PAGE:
Business / Economy

Outbound M&As expected to continue leading global market

By Li Xiang (China Daily) Updated: 2016-05-25 08:26

The outbound mergers and acquisitions by Chinese companies are set to continue after the record-breaking growth in the first quarter of the year, despite the broad rising regulatory headwinds, senior executives of US investment bank Goldman Sachs Group said.

Gregg Lemkau, managing director and co-head of global mergers and acquisitions at Goldman Sachs, said that the strategic nature of Chinese outbound acquisitions will continue to lead the global M&A market.

That's despite the fact that transactions have been harder to get done, in particular in the United States and Europe, where some big transactions have been blocked by the regulators for antitrust and tax reasons.

Lemkau led an M&A team to China last week to meet with more than 160 local clients. The visit underscored the desire of foreign banks that are struggling with declining income due to market volatility, to understand the rationale of the cash-rich Chinese buyers and to tap into the explosion of their cross-border deals.

"The single most important trend in the global M&A market is the activities from Chinese companies," he said

While the uncertainty over the strength of the renminbi could be a factor that prompts the latest wave of Chinese outbound M&As, Lemkau said that the motivation of Chinese companies is more about seeking strategic growth rather than financial consideration.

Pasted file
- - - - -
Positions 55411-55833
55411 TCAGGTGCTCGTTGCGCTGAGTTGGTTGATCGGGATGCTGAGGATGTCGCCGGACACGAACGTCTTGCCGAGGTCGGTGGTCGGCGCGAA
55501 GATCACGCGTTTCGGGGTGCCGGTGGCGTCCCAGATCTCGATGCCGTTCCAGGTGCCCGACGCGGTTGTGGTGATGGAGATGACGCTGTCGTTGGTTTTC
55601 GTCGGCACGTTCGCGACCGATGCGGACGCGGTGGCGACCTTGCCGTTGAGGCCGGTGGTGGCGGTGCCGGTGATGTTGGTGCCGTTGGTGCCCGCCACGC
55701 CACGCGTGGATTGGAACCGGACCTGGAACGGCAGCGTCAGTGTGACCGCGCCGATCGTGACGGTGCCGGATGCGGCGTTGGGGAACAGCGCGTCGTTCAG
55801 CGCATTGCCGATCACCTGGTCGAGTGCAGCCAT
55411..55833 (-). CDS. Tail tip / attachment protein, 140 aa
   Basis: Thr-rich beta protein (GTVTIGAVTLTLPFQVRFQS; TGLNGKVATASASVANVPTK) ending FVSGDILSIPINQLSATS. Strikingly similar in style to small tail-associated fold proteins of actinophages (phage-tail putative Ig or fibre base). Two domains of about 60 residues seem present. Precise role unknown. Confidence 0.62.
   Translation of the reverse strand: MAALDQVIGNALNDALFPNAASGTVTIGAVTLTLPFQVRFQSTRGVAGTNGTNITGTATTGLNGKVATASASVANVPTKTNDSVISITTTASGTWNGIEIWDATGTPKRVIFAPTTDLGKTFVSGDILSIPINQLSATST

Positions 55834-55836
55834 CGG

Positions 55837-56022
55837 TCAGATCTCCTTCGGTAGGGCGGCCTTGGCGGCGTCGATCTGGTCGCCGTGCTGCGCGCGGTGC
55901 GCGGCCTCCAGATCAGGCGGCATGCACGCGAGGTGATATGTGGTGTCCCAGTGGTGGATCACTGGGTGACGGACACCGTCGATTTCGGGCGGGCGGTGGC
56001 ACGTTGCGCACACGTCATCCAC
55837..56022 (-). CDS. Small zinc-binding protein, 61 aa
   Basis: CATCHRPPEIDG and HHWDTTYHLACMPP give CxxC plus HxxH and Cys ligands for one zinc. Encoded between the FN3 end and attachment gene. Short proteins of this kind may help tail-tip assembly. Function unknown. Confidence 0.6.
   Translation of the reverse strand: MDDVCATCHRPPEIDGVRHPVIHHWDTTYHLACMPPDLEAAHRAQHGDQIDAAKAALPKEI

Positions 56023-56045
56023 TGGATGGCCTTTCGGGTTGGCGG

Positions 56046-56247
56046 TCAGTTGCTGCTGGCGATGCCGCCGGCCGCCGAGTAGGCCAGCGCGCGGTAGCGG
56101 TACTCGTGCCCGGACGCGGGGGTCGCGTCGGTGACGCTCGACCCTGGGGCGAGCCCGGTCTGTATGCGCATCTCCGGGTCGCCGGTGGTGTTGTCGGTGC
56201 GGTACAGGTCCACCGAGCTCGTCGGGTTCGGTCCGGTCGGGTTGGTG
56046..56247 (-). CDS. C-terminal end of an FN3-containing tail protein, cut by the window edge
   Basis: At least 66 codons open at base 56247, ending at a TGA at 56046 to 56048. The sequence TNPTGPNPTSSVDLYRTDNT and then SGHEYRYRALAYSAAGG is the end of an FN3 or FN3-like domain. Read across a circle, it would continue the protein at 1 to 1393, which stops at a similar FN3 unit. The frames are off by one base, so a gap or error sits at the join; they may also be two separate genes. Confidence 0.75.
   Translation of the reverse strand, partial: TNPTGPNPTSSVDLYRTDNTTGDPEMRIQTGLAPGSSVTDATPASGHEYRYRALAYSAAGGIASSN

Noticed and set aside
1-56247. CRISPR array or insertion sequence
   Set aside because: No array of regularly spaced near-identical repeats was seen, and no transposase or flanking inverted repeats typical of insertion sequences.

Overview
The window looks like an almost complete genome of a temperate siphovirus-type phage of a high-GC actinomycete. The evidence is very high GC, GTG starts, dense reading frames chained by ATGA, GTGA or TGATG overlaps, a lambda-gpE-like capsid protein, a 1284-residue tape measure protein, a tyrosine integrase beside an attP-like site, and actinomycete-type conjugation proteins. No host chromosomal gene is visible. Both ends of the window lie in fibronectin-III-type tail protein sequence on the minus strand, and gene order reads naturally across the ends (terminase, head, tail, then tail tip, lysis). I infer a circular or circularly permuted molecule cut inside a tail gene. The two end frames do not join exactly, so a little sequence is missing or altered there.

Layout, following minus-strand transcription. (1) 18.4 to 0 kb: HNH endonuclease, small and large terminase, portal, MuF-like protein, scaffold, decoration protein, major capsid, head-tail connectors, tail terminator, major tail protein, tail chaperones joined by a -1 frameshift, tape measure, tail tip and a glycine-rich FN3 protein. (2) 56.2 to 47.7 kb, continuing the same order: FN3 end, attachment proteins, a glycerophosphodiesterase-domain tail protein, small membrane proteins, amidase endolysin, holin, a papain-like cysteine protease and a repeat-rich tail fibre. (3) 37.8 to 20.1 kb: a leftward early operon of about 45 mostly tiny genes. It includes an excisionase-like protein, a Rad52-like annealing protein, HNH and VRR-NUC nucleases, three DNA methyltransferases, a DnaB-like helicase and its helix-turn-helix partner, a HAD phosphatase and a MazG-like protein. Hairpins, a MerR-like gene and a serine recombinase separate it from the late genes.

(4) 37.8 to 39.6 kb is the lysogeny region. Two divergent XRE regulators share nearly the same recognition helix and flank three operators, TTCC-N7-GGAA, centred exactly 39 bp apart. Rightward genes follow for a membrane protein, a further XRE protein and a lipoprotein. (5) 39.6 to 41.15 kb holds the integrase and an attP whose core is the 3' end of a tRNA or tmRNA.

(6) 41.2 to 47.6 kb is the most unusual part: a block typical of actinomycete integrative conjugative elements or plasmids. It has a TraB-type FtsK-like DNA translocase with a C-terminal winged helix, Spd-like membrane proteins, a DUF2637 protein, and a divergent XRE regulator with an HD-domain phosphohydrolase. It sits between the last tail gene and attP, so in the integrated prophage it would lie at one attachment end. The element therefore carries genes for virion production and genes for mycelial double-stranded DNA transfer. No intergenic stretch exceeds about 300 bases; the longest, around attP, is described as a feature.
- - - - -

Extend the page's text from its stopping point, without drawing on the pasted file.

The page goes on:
"It felt less like the bubbles in 2000 or 2007. It felt more like a strategically driven one. The rationale behind the Chinese companies is to broaden their strategic ambition globally," Lemkau said.

So far this year, Chinese companies have bid $111 billion in overseas M&As, already eclipsing the full-year value in 2015, according to Dealogic. The volume of Chinese M&As this year has reached 26 percent of the global M&As, a sharp rise given the number never surpassed 10 percent in the past.

"What is striking this year is not just the level of activities in terms of the dollar amount. The sophistication and the ability of Chinese companies to get transactions closed is growing at a rate we haven't seen before," said Michael Carr, co-head of Goldman Sachs' Mergers and Acquisitions Group.

The fact that China has emerged as a strong competitor in dealmaking will likely lead to a fresh wave of competition among major investment banks that are poised to expand their market share of the cross-border M&A sector in China, industry experts said.

"Many investment banks have indeed paid greater attention to the Chinese M&A market after the explosive growth in the first quarter," David Wu, head of corporate finance for China at ING Group, a Dutch multinational banking and financial services corporation.

With a 28.3 percent market share, China International Capital Corp has led the Chinese M&A market so far this year by advising 20 deals worth of $87.1 billion.

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